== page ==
MINNEAPOLIS — Chad Greenway didn’t look tired in the Minnesota Vikings’ dressing room Sunday night, and with good reason.
The former Iowa Hawkeyes linebacker shared his team’s tackles lead in the Vikings’ 36-10 pounding of the Chicago Bears in the Metrodome. But that number was five. His average had been 7.6 stops per game.
There was no shirking of duties. Minnesota only had to make 37 tackles compared to the Bears’ 66, and the Chicago offense was on the field for only 19 minutes.
The Vikings’ offense, piloted by Brett Favre, had several sustained drives and controlled the contest between two NFC North teams headed in totally different directions. The Bears are 4-7 and sinking. Minnesota is 10-1 and in possession of that certain look that defines a machine-like team.
“As an offense, we’re firing on all cylinders,” Greenway said.
But the defense isn’t exactly purple chopped liver. Chicago had two yards of offense in the second-half. Two yards!
Minnesota began the day third in the NFL in run defense, and sharpened its status there by limiting the Bears to 43 rushing yards. The Vikings had 31 first-downs, Chicago eight.
“It’s never about statistics,” said Greenway. “It’s more staying within the scheme.
“It’s been a great year, and we’re trying to build on it every week.”
The two-time, first-team All-Big Ten player is in his fourth NFL season, long enough to know times like these are fleeting and to be savored. His own story as a pro got off to a horrific start in August 2006 when he tore the ACL in his left knee in the first quarter of his first preseason game on the Vikings’ kickoff return team.
Here was the team’s first-round draft pick, unable to play a down in his first regular-season. Then, how could he have envisioned a future in which he was doing fine linebacking for a team near the head of the NFL class? Did he have doubts?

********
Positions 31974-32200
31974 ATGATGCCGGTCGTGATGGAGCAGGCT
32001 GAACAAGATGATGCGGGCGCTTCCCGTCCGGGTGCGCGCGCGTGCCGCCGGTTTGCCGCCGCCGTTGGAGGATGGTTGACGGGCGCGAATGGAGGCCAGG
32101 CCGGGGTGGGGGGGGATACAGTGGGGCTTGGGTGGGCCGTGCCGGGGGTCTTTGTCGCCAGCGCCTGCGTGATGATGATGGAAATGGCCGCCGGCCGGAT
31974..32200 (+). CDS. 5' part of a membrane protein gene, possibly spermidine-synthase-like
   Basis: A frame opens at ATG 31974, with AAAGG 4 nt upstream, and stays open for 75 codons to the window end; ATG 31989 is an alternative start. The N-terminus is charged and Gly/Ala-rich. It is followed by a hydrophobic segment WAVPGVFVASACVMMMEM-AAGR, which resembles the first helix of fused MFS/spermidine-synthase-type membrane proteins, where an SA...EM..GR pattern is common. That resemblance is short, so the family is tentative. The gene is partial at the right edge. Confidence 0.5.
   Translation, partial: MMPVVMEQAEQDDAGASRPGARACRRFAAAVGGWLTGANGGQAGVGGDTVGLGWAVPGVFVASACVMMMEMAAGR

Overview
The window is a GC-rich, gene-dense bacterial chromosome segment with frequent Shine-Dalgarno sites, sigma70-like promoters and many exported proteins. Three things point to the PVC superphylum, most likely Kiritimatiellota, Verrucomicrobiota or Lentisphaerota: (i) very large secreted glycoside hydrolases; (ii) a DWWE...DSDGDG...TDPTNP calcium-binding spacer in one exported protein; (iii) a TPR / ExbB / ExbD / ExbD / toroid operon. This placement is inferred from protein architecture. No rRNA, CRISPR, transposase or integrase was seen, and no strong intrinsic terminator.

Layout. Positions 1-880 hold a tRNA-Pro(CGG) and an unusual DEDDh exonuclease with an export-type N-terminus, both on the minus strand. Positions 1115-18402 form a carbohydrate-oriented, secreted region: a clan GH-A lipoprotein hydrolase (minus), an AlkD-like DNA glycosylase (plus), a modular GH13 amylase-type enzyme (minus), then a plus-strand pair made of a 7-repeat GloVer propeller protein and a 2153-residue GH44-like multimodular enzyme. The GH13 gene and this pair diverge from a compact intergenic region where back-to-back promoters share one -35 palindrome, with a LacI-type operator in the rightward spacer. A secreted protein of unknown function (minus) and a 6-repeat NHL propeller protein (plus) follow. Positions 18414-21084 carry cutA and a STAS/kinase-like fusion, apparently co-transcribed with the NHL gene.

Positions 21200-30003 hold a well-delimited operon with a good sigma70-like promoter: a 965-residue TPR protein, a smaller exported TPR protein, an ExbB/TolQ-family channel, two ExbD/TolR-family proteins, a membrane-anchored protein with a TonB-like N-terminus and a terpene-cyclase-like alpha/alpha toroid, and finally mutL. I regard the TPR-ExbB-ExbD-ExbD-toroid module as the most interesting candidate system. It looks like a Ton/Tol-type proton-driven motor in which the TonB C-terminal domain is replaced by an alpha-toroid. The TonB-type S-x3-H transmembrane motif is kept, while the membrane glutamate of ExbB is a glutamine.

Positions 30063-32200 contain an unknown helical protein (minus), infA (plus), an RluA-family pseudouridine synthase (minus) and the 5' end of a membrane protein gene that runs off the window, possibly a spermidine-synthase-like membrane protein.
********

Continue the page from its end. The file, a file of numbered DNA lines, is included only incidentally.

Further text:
“Every day that year, I’ll tell you that much,” Greenway said. “You didn’t know what your future held, being a first-round pick and having all those expectations.
“So in ‘07 you get a year under your belt and sort of grow on it from there and get better, and ‘08 was a great year. You just try to continue to build.”
Last season, the offense was one-dimensional with the sensational Adrian Peterson at running back accompanying a passing game that was substandard by NFL norms. Enter Favre.
Minnesota threw on 48 of its 82 plays Sunday. Favre was brought in to be a so-called game-manager. He’s managing it, all right. He passed for 256 of his 392 yards and all three of his touchdowns in the first-half as the Vikings built a 24-7 lead.
“I didn’t come here just to hand off,” Favre said after the game. “I love to play.”
But, this wasn’t the scenario he or anyone else foresaw when he joined the Vikings in August. For one thing, you give Peterson the ball. For another, it wasn’t clear if Minnesota had many players who could do much damage as pass-catchers.
Ha. Third-year pro receiver Sidney Rice is blowing up, as they say. Tight end Visanthe Shiancoe caught his eighth TD pass of the season Sunday, tying a franchise-record for his position. And rookie Percy Harvin of Florida was the steal of the 2009 NFL draft as the 22nd pick.
Harvin had six catches for 101 yards and a touchdown, and had two carries for 45 yards. He is a blur, but he may become as much receiver as athlete. He caught balls in heavy traffic against the Bears.
“Percy’s on his way to a league of his own,” said Favre. That’s quite a thing for a 19-year veteran to say about a rookie.
“At the rate he’s going,” Favre said, “he can be a dominant force in a lot of ways. . . . The guy’s legit.”
The Bears played to stop the run. They contained Peterson to 85 yards and two fumbles in 25 carries, but their commitment to stopping the star gave Favre many other areas to use.
Still, who in the world saw Favre with 24 TD throws and just three interceptions through 11 games?
“He’s unbelievable,” Greenway said. “The things he’s seen, none of us have ever seen. He has a level of calm in important situations, third-down situations.”
So Greenway is on a 10-1 team. But he can act like he’s been there before.
“I was on teams at Iowa that were 11-2, 10-2,” he said. “They’re not used to that up here with the Gophers.”